Murray in action.

Playing as Murray felt like something of a treat when compared to playing as the weaker Sly and Bentley. You felt powerful, and his slowness was never really a handicap.

However, the most interesting character to play as was easily Bentley, the brains of the operation. At first, it’s easy to dismiss Bentley as a typical, clichéd geek type character. He’s meek, he’s shy, he’s weak and he’s always the first to complain in any situation.  However, halfway through the game, Bentley goes through a rather large character arc. Sly and Murray are captured, and it’s up to Bentley to conquer his fears, fight his demons and rescue his pals (all after learning to drive a stick shift, which is no easy task!).

The game’s story revolves around the KLAW gang, a sinister group of evil-doers that are diametrically opposed to the Cooper family. The Cooper family has a rich history of thievery, dating back about as far as history goes, and they have always been opposed by these adversaries. In the end of the first game, the Cooper gang defeat Clockwerk, a gigantic owl kept immortal by its burning hatred of the Cooper lineage. They manage to defeat it and scatter its mechanical parts throughout the world.

Enter the second game, where the Cooper gang must track down and destroy these parts once and for all. The game starts out in Paris, takes you to the deep jungles of India, the wilds of Canada, the spooky castles of Transylvania and finally, a blimp floating high above Paris. The enemies in this game are all memorable and distinct, and rarely act out of malice, instead acting out of greed. You see, the Clockwerk parts are great for business. The razor-sharp tail feathers are perfect for cutting counterfeit money, while the mechanical heart makes the perfect pump for spice, and so on.

Adding to the game’s style is its incredible sense of humor. The characters talk back and forth during the missions, and it’s in this that you get some of the best dialog in the game. Sly is an incredibly suave, confident thief, just as you’d expect. Murray chooses to act as “The Murray,” a superhero-esque identity he thought up himself, and Bentley begins as a very meek and frankly annoying individual that blossoms into his own strong character later on. The game’s intro. Sorry again, WordPress is being lame and not embedding the video.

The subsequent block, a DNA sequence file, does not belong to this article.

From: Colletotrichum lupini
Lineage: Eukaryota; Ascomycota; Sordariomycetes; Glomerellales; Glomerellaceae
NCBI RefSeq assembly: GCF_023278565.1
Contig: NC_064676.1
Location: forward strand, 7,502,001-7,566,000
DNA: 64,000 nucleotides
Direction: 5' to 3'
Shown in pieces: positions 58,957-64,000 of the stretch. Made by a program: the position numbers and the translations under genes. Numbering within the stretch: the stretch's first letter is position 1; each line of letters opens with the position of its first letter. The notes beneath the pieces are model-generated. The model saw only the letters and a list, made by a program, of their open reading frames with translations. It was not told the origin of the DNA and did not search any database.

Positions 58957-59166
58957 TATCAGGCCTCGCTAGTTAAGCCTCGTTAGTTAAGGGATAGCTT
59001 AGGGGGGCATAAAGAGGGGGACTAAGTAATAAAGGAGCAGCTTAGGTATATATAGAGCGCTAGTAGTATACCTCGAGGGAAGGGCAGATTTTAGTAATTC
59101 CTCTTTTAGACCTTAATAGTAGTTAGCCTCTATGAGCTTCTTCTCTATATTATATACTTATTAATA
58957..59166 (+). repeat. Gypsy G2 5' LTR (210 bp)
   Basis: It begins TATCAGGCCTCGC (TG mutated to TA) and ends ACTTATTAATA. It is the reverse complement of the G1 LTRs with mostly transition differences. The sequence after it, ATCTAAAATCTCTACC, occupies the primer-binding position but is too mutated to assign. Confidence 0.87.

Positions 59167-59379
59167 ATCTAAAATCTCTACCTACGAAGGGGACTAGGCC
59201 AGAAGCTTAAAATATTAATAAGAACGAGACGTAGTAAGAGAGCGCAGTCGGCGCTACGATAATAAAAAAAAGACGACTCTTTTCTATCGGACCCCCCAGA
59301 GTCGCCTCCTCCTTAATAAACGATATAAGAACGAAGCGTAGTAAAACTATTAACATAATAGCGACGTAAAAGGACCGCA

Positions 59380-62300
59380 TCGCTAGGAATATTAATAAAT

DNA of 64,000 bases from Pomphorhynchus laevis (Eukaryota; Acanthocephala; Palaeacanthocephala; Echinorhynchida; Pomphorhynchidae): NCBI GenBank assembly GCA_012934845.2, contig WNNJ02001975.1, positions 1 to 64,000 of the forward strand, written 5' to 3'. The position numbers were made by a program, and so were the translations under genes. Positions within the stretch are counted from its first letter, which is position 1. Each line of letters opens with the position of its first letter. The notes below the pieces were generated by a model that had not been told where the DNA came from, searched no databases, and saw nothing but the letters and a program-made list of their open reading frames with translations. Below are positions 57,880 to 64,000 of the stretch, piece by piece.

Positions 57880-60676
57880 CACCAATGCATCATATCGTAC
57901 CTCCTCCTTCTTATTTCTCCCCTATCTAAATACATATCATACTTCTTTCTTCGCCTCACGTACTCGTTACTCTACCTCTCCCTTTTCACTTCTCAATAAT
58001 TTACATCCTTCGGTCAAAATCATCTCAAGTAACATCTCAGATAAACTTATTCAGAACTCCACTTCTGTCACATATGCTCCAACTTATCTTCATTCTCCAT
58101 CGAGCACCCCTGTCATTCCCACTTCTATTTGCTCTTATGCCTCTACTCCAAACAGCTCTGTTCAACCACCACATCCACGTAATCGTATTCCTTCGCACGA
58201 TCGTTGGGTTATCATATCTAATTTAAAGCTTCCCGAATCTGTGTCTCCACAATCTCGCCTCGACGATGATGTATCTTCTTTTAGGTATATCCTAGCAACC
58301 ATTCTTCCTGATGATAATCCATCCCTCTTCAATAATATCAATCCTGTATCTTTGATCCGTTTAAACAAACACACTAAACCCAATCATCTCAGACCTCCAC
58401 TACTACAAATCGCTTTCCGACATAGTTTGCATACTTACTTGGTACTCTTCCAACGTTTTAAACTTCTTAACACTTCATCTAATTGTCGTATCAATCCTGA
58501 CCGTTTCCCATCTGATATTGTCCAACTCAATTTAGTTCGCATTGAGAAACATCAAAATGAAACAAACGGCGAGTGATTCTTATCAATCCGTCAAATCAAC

Anyway, I could go on for hours, literal hours, talking about how much this game means to me and how great I think it is. It’s not the best game in the world, not by a long shot. It has its share of flaws, and yes, the game is pretty easy, especially for someone who has played one or two platformers before. But you know what, none of that holds it back in my book. The easiness just allows the game to be played leisurely without the player getting frustrated. The style and humor never cease to amaze and crack me up and the game is just fun to play, through and through. It’s always a treat, it’s a diamond in the rough, forgotten gem, whatever you want to call it. I recommend absolutely everyone at least give it a shot, because who knows, you may love it too.

Talkin’ Stigma

5 04 2010

I’d like to be serious here, if that’s allowed. There are two things about this huge passion O’mine that really annoy me, both having to do with the way society perceives vidja games. Earlier this morning I gave a little elevator pitch about myself to practice for when I go for job interviews. That aside, I mentioned that video games were a huge passion of mine, and I heard a few people laugh. Why?

A year or so ago, I said something similar in class, that being a video game journalist is my biggest dream, and people laughed. Why is it that vidja games are so stigmatized in our society? If someone mentions video games, they are immediately thought of as a socially inept nerd with no life. While some of that may be true… That’s not the point. Each year, the video game industry grows. Since 2006, the video game industry has outgrossed the movie industry and will likely continue to do so from now on. It should be clear that video games are here to stay, and the introduction of the Wii, iPhone and others have made video games more and more casual. And I’m fine with that.